If you have primary school aged children you will know the tune of Mr Clickety Cane by Peter Coombe. I use that tune to sing this silly song that I made up. For Tongans we have the utmost respect for our elders and I would never say this to my grandma directly. This is simply a silly song which does not need to make sense and it is the best way for children to learn. Children love silly songs and itʻs a great way to engage them and besides how many people know of a grumpy grandma.
- Taʻahine ko Grandma – The girl that is Grandma
- ʻOku nifo ava – Is missing some teeth
- Faʻa kaikaila – always screaming she is
- Tuku ā ho faʻa ʻita – youʻre always getting mad, please stop!
Ko e hā ʻa e ʻuma faka-Tonga pea ʻoku ai fēfē? Ko e ʻuma faka-Tonga ʻoku tatau mo e ʻuma fakananamuʼ, ʻoku faingofua pe ʻene ai ka ko e ngaahi meʻa eni ke manatuʻi.
- milimili kilimi ke namu lelei ʻa e mata kihe taimi fakafeiloaki
- ʻumaʻaki ʻa e kouʻaheʼ
- pea mihi pē ki ha taha ʻoku ke vaʻofi ʻaupito mo ia
What is a Tongan kiss and how is it done? It is also known as the sniff kiss, it is quite easy to do but you must remember several things.
- put on some lotion to smell nice when you greet others
- kiss using the cheeks
- then sniff only with someone who you are close with
Most of us are quite familiar with the Tongan kiss by the way our parents, grandparents and elderly greeted us. We Tongans use it as a sign of affection. While I may have once thought it an awkward greeting in my teenage years I now embrace it fully and greet my children no other way. Its origins must be ancient going back to our South-East Asian roots, as they also greet this way. It is also similar to the Māori greeting known as Hongi. While they greet using nose to nose, we Tongans use cheek-to-cheek. The significance of the sniff to the Māori people is that it symbolises the breath of life, breathing in the mana of the person you are greeting. Knowing all this, gives you a whole new perspective on the ʻuma faka-Tonga.
Tips in sharing the tradition of Tongan kisses with your children:
My children use to run away every time their grandma said it was milimili kilimi time. Since Iʼve explained to them the following tips they quite like receiving kisses in the Tongan manner.
- milimili kilimi is for smelling nice when you greet people.
- ʻuma faka-Tonga is how Tongans show affection
- mihi is how we really show affection for the people we love.
- mihi/ hongi is the breath of life
- When someone like grandma sniffs it is their way of sharing their mana and well wishes with you
A beautiful passage in the bible, reminding us the reason for the season.
Isaiah: 9:6 For there has been a child born to us, there has been a son given to us; and the princely rule will come to be upon his shoulder. And his name will be called Wonderful counselor, Mighty God, Eternal Father, Prince of Peace.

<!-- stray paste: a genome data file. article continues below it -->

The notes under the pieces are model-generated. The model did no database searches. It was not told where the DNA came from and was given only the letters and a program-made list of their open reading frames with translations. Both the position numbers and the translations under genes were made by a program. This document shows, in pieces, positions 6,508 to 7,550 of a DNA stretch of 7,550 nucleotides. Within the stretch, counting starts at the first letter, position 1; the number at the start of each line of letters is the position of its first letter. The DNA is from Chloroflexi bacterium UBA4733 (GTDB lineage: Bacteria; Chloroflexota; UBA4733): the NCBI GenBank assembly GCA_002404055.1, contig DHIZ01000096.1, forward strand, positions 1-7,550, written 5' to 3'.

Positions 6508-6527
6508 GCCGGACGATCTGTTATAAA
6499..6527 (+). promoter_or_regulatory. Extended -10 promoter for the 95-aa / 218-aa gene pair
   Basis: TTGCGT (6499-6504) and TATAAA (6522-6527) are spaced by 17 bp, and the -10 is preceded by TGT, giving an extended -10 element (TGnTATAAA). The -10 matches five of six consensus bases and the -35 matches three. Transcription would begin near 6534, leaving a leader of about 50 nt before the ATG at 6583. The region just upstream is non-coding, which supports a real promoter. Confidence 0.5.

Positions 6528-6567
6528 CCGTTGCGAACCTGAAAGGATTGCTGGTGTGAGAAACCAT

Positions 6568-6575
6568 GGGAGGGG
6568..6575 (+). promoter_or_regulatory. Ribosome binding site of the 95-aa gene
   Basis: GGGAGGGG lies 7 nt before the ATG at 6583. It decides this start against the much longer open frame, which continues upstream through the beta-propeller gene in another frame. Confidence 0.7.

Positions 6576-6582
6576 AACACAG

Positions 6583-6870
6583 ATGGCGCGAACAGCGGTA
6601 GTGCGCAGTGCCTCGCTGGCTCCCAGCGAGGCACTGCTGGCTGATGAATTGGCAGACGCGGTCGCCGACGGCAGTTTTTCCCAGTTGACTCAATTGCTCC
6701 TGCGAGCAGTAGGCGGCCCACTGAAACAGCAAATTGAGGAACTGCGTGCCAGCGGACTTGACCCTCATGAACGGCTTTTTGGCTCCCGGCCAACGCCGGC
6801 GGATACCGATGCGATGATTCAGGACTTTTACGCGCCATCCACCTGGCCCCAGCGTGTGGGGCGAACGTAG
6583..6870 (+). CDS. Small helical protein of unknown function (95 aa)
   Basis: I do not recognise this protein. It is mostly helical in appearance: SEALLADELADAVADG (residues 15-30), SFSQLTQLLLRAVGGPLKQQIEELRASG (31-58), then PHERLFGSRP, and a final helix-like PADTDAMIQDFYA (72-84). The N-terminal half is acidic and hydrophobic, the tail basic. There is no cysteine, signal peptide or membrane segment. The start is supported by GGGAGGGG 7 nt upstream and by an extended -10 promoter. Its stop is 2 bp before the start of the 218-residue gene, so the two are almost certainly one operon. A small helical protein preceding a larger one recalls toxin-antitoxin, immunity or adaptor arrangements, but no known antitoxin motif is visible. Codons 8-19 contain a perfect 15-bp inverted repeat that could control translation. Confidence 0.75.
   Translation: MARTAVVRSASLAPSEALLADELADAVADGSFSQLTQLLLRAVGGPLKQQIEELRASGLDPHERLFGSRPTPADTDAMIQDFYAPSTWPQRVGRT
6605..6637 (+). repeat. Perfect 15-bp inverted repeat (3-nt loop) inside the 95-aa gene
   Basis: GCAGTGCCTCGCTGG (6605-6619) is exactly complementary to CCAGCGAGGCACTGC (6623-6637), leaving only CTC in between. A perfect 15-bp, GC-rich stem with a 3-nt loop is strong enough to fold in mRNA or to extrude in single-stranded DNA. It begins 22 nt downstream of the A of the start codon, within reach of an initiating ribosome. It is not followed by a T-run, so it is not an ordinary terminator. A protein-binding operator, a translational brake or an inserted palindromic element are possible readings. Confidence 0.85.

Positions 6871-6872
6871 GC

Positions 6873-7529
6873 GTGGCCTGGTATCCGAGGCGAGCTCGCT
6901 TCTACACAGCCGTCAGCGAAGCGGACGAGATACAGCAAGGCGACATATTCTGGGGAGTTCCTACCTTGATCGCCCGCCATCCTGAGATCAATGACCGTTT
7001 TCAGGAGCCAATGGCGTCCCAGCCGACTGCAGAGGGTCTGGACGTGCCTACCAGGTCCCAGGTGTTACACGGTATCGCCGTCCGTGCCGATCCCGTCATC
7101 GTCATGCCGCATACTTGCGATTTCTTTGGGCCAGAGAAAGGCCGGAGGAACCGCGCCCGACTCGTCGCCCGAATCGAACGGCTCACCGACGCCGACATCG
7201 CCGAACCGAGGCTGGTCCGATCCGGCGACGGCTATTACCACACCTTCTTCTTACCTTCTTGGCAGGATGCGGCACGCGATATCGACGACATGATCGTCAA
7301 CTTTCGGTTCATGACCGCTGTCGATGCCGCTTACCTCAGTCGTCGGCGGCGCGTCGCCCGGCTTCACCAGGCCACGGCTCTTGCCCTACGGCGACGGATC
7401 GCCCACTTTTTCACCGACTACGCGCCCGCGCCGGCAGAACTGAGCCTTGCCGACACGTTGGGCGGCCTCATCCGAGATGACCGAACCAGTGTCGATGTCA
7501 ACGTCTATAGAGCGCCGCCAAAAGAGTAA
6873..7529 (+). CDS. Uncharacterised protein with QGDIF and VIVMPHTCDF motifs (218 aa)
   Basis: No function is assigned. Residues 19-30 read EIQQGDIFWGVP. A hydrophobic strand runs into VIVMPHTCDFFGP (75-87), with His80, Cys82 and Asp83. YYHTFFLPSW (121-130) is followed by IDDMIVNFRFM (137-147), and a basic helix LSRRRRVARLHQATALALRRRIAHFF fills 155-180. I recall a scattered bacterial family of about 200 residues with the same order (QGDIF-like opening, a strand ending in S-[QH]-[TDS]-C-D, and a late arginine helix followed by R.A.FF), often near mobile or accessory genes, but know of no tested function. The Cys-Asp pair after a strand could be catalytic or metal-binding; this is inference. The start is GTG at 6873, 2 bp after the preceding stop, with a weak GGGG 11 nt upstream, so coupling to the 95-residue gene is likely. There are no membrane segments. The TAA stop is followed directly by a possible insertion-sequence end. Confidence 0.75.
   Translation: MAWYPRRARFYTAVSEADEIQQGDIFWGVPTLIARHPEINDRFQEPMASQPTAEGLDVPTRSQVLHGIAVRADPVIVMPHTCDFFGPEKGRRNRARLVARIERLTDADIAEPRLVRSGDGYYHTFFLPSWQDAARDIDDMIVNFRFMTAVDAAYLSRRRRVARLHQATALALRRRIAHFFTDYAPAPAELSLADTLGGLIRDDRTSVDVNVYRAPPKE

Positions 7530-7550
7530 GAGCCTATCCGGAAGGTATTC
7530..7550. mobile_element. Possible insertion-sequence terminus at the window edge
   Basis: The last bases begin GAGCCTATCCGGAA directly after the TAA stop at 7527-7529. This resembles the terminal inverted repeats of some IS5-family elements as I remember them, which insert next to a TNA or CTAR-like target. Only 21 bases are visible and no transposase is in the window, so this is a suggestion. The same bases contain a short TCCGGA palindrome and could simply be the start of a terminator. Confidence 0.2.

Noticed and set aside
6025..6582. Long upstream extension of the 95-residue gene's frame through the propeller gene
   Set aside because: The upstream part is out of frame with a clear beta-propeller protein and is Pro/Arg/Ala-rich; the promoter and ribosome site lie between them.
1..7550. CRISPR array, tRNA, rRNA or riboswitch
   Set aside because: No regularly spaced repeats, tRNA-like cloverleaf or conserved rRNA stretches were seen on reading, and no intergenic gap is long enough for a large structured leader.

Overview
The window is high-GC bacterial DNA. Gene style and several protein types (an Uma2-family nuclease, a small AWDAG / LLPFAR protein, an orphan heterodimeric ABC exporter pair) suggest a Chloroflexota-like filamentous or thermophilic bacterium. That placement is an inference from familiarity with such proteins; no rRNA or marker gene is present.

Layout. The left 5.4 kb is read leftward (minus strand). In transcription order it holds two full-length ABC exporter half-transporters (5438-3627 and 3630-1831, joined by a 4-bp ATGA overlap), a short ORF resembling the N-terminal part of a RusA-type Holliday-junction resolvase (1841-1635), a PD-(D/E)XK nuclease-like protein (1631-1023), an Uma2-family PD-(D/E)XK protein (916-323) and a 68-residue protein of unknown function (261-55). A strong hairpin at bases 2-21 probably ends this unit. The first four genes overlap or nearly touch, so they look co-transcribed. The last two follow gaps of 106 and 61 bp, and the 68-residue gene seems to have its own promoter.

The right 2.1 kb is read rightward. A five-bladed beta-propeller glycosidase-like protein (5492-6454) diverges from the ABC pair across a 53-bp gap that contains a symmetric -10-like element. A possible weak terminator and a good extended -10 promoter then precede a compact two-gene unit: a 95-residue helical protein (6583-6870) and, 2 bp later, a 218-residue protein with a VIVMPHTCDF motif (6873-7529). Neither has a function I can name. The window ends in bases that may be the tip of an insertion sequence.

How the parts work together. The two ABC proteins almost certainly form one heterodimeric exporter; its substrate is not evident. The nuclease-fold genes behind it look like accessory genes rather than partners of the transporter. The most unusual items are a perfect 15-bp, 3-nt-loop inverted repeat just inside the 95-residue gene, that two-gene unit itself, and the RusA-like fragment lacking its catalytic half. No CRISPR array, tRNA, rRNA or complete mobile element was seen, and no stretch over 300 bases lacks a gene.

‘Oku ‘oatu ‘ae popoaki talamonū faka kilisimasi ko eni kiate kimoutolu kotoa pe ʻi he tapa ʻo e koloape. ‘Ofa ke mou ma’u ha Kilisimasi fiefia mo faka’ofo’ofa ‘o hangē ko ho’omou feitu’u faka’ofo’ofa pea tauange ke tau ‘inasi ‘i he fiefia tatau ʻi hono fakamanatua ‘o e ‘aho ‘Alo’i.
‘Ofa lahi atu meiate au Hema Fifita mo ʻeku siʻi famili masiva
In anyoneʼs language kids know how to smile and give them a toy camera and they start acting like professional photographers and happily snap away. So this is a great way to teach Tongan to your kids. Not only are they having fun but they are also learning simple phrases.
Here are some useful vocabulary when you’re playing imaginary paparazzi and superstar or for real life photo shoots.
- For Beginners: You could take photos until they get familiar with the phrases.
- For Intermediate: They could take photos of you and give you directions
Ko e ngaahi kupu’i lea ma’ae toko-taha fai-ta’ (Phrases for the photographer)
- Malimali! – Smile!
- taha ua tolu malimali – 1 2 3 smile!
- Hanga mai! – Turn this way!
- Hanga ki hē! – Turn that way!
- Unu atu! – Move away!
- Unu mai! – Move closer!
- Tu’u ma’u! – Stand still!
- Tangutu ma’u – Sit still!
- Sio mai! – Look this way!
- Sio ki ‘olunga – Look up!
- Sio ki lalo – Look down!
- Ko ia – that’s it!
- Faka’ofo’ofa – beautiful
- Talavou – handsome
- Ai fakalelei – Do it properly
- La’i tā – a photo
- tangata fai-tā – photographer (male)
- fefine fai-tā – photographer (female)
Hope this helps you and if you have other phrases to add let me know
Tu’a ‘ofa atu
1st day of June and itʻs that time of the year when seasons change. Which season is it for you?
Kuo kamata ʻa e faʻahitaʻu momoko he ʻahoʼni. Winter time has started today.
Kuo kamata ʻa e faʻahitaʻu māfana he ʻahoʼni. Summer time has started today.
We are celebrating the royal birth of Prince Taufaʻahau Manumataongo, first child for Crown Prince and grandchild for King Tupou VI this past week with a colouring activity for all the little ones. The Egg as in Easter symbolises birth and new beginnings and he is the future of the Tupou royal household and of our kingdom nation.
It takes a village to raise a child so we must not forget about our children, we must encourage them, question them, and engage them to embrace their culture and language.
These 7 egg critters will definitely keep your little ones occupied and engaged.
- Click picture above for printable pdf format
- There are prompt questions in Tongan to help engage your child
- There is a vocabulary list of Tongan words to help with questions
- At the end get them to do show-and-tell
- Remember encourage, encourage, and encourage with words like “poto, clever pronounce poh-toh” “mālie, good pronounce MA-lee-eh”
- anything iʼve missed out on or could add let me know!
Mālō tuʻa ʻofa atu